Question Type 12: Compound Words

Eleven-Plus Preparation Specialists

These questions rely principally on your vocabulary, and as such are great for students who are keen readers with a solid knowledge of the English language. Of course, there is an element of reason involved as well.

What does this question type involve?

You will be presented with two sets of words, with each set in brackets. You must take one word from the first set and add it to a word from the second set, to create a compound word. You must always use the word from the first group first – it forms the beginning of your new word.

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Example questions

You are provided with:

(back, stop, top) (gap, rally, low)

Answer: Stopgap

You are provided with:

(bed, sit, tall) (soft, sea, room)

Answer: Bedroom

A Simple 3 Step Approach to Compound Word Questions

These questions rely heavily on your vocabulary, and as such any process should be geared towards allowing you to use your vocabulary, and towards avoiding any possible confusion. The steps that you should take are as follows:

Step 1: Speak out each possibility
Step 2: Check whether you’re making assumptions
Step 3: Check your answer

First of all, you should consider that there are only 9 possible answers (3 times 3). As such, you have time to look at each in turn. We recommend that you speak out each possible word. So, if the possibilities were (back, stop, top) (gap, rally, low), as above, then you should go through each in turn and speak them (in your head or aloud). You would work through backgap, backrally, backlow, then stopgap, stoprally, etc. Of course, in this example you should realise that stopgap is correct.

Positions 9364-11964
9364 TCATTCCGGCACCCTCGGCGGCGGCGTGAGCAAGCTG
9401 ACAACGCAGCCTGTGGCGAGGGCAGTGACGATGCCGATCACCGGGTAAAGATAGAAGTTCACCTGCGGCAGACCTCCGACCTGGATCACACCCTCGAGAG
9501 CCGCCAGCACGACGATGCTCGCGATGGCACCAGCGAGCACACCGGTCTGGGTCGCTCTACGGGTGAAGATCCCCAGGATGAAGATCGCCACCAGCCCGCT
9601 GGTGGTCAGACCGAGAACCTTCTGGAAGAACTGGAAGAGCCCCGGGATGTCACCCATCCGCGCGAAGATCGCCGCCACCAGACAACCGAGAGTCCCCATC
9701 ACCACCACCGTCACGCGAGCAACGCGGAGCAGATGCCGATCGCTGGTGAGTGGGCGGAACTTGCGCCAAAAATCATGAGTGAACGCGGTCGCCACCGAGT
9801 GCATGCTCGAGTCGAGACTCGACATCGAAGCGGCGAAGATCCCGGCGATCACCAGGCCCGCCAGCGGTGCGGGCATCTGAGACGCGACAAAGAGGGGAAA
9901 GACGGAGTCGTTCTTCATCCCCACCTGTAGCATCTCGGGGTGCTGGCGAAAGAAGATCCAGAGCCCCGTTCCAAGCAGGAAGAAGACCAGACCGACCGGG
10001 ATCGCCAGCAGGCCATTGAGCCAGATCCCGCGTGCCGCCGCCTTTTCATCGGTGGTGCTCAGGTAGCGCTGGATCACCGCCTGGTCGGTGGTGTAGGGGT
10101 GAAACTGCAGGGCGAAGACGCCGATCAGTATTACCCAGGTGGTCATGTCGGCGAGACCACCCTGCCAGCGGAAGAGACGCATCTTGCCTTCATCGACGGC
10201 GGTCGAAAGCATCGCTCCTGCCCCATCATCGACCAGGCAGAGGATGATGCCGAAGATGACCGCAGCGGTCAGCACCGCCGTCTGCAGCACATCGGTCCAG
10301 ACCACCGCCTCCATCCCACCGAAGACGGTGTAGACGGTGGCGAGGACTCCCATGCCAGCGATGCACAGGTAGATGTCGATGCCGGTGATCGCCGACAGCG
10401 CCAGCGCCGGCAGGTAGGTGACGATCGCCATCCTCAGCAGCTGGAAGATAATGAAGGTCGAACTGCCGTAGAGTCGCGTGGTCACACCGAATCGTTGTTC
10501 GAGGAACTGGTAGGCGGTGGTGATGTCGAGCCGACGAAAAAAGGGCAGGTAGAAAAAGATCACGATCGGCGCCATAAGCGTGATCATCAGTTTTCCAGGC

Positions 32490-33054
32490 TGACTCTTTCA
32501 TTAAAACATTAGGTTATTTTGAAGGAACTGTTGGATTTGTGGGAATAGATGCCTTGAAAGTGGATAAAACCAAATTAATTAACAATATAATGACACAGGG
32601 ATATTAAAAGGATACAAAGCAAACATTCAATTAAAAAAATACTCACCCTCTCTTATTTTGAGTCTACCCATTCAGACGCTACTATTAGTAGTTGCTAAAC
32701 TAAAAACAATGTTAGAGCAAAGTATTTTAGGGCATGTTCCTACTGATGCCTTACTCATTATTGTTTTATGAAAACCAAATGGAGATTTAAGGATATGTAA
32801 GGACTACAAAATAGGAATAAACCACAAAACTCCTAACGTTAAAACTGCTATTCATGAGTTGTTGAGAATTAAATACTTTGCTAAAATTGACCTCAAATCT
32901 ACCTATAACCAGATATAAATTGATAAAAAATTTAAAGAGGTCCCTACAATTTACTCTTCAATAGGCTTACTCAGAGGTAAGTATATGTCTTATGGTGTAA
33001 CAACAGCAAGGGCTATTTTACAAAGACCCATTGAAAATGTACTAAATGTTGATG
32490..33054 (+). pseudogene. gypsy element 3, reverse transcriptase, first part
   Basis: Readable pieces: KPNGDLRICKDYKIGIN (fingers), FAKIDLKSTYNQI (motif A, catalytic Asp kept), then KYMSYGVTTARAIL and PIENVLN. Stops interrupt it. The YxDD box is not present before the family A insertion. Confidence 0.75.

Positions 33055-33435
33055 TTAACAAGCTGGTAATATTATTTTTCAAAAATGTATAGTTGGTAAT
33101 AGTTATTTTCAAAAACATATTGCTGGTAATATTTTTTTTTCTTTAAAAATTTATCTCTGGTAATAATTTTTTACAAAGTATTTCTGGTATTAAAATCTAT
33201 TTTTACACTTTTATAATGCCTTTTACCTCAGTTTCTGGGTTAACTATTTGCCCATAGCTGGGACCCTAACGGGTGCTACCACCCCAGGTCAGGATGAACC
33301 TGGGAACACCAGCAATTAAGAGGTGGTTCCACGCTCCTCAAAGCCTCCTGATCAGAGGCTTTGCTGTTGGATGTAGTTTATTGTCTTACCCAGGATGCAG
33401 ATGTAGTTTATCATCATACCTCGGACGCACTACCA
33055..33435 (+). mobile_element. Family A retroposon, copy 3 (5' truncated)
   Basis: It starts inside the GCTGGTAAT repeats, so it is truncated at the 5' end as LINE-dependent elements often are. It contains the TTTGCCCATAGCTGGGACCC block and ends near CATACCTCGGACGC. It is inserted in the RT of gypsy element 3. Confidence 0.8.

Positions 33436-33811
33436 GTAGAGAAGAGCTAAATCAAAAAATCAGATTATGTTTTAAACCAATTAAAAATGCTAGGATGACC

Next, if you haven’t found the answer, you must check whether you’re making assumptions. Typically, that assumption would involve someone either skipping over a word because they think it can’t possibly be right, or mispronouncing a compound word because they are used to seeing one of the two words in a different context. Either way, your goal here is to work back through quickly and re-speak each word. Try to do so with a fresh perspective, looking for alternative pronunciations.

This should bring you to the correct answer. If you were quick to get to the answer – as you might have been in the stopgap example – you must make sure to check your answer. Have a glance through the other options, and ensure that you didn’t miss something. If you’re content, then you can move on to the next question. 

Worked Example

(talk, play, call) (there, field, thing)

Let’s begin by working through each possibility in turn. We would get talkthere, talkfield, and talkthings – none of which work. Next, we would get playthere, playfield, and plaything. Now, we know that playthere and playfield are not words, but plaything certainly is. None of callthere, callfield, or callthing are words. As such, we have found the right answer already. Of course, if we had not then we’d need to work on our pronunciation and see if we’d missed an obvious answer. Let’s therefore check our answer, by running back through the list.

At this point, we might note that ‘playfield’ is a possible answer – however, it is a playing field, not a playfield. As such, we can be content with our answer.

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Top Tricks

The only trick here is being consistent and keeping an open mind. If you work through each of the nine options in turn and make sure to vary your pronunciation, you will find the right word – assuming you have the vocabulary required.

Common Pitfalls

The most common mistakes here are failing to read all the options and jumping to a conclusion – perhaps a student would decide that ‘playfield’ was the answer in the worked question above, for example – or failing to spot a compound word due to mispronouncing an element of it in its new context.


In summary, this is a great place to pick up marks if you’ve got a good vocabulary and like learning new words. Just remember to keep a calm and logical approach throughout, and to test each of the possible words by speaking them out. Make sure to check your answer, as some of these questions can be comparatively easier marks which must not be thrown away through a silly mistake.
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